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| Growing Henbane from Seed Indoors |
Answered by: Inge Poot
Question from: Peter "Sir Hyperbolic"
Posted on: January 20, 2006
What Am I Trying To Do? Grow henbane, from seed, in winter, indoors in a cupboard. With the intention of putting 2 or 3 plants outside in a small polythene greenhouse, and keeping 1 or 2 alive in the cupboard with artificial light.
How Far Have I Got? The henbane seeds were put into a disposable plastic transparent pot with a lid on and a couple of drainage holes at the bottom. The pot is about 3cm high, 14cm long, 5cm wide and contained compost 1cm high and about 7 henbane seeds. The seeds were first soaked for 1 week in the fridge. Getting them into pots was difficult from the vitamin bottle caps containing both water and seeds but managable to keep them fairly separated. Within 2-3 weeks of time of them being near a heater, in a warm room with the lid on - they suddenly germinated more or less at the same time - and going from being no seedling at all to about a 1 inch seedling in less than 36 hours, almost as I had my back turned so to speak.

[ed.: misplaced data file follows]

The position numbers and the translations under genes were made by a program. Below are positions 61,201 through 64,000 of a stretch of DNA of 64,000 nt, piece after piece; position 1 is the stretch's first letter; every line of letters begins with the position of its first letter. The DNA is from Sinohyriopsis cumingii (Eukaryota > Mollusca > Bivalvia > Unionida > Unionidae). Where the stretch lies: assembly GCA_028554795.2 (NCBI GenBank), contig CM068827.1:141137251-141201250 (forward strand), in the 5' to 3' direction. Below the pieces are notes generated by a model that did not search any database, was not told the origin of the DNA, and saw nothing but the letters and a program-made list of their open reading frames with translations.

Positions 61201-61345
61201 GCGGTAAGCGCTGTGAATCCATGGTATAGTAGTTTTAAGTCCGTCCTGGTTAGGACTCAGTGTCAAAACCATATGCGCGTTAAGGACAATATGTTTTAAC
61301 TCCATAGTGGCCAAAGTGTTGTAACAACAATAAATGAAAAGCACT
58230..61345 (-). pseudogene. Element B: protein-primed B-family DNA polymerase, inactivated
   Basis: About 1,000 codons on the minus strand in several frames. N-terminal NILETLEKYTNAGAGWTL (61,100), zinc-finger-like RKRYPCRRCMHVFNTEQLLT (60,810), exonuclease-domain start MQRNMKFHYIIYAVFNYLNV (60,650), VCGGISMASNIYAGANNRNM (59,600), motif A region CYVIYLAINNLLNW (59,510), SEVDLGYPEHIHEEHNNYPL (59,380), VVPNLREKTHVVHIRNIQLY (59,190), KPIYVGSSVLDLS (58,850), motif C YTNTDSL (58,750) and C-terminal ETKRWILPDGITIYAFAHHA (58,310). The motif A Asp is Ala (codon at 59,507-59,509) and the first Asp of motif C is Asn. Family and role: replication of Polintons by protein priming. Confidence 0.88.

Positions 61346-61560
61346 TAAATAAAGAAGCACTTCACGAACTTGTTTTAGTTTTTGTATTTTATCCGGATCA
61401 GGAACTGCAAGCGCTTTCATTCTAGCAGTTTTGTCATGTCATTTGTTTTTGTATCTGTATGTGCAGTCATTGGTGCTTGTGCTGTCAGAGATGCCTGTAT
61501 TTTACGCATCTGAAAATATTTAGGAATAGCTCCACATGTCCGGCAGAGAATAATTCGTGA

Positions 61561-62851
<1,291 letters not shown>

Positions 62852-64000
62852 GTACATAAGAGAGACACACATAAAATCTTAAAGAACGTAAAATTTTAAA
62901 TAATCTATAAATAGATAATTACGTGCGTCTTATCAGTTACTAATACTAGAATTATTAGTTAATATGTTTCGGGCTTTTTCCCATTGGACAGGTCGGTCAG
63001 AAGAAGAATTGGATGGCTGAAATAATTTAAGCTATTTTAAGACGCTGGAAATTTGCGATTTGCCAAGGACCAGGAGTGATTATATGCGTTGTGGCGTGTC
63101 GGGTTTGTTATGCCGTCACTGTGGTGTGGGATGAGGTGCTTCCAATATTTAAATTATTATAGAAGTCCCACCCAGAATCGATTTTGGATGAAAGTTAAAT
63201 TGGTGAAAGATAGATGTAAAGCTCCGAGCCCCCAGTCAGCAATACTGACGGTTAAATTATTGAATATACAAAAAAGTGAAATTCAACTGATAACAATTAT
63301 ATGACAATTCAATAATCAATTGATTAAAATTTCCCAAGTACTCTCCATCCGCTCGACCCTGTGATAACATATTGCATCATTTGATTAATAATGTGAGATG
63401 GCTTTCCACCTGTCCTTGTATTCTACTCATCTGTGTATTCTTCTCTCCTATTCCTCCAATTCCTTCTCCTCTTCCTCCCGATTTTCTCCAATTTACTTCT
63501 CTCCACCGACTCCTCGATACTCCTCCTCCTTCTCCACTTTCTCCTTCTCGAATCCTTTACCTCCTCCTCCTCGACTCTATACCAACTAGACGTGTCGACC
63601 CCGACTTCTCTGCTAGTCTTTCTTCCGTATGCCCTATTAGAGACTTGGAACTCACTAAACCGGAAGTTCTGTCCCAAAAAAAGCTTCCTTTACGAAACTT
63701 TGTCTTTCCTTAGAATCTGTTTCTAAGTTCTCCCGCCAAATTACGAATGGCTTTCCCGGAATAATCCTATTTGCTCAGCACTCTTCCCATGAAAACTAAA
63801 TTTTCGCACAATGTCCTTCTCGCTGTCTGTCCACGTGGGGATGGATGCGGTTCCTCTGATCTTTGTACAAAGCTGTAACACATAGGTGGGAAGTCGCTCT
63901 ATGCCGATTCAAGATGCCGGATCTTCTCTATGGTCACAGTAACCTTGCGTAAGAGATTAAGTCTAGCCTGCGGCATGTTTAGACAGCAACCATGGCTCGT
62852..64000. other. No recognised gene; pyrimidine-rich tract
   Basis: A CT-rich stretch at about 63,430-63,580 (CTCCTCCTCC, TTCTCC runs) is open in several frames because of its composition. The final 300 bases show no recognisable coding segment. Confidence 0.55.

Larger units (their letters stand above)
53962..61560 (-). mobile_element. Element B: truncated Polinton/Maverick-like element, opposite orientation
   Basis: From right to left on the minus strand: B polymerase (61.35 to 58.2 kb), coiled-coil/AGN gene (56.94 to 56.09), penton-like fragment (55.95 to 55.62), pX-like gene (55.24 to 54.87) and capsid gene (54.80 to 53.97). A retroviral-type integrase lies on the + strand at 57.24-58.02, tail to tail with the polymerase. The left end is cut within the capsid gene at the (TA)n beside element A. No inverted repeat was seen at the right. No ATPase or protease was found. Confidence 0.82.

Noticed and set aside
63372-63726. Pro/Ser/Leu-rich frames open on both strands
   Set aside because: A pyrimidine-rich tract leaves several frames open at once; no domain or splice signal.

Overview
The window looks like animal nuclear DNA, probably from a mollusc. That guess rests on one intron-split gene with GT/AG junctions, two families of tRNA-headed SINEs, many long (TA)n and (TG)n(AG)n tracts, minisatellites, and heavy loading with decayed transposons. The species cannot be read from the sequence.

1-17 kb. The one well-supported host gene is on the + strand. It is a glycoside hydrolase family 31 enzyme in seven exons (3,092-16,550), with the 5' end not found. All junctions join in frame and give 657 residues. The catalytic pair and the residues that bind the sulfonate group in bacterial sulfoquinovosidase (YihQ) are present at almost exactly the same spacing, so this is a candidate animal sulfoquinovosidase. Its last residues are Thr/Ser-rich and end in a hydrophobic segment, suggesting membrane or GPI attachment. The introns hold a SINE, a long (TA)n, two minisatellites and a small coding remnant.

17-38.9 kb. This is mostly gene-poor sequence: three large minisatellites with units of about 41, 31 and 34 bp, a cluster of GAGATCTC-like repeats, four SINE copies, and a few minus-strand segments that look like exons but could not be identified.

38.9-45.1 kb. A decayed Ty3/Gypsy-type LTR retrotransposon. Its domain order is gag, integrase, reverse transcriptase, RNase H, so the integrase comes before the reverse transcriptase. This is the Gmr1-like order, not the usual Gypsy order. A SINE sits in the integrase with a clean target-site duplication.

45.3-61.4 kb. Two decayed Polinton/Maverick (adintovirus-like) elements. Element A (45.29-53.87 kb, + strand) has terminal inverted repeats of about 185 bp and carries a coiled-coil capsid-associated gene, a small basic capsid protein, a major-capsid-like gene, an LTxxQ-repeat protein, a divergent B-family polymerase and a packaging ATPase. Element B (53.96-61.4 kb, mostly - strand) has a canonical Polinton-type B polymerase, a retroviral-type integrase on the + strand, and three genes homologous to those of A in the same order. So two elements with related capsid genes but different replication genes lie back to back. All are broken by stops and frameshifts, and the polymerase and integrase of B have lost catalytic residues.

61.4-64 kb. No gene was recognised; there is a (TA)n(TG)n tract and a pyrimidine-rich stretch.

The seedlings had their very small first leaves but were just over an inch high - and needed transplanting due to the very cramped pot. That was done with a small fork and they were sucessfully put individually into black pot noodle pots. There is about 1 inch of rock and stone at the bottom, and drainage holes, then compost of neutral nature with lime added (about 1 teaspoon per pot) and filled to about 1 inch from the top.
The first seedlings I thought would benefit from having about 1cm of the stem covered with soil as they looked long weak and thin. This was a mistake so I read and the stems must never be covered. These all died from fungus (I presume) as they were also rather damp, and just fell over and disintegrated. They received about 6hrs of fairly poor window sill light. Note this experiment is taking place now and it is December.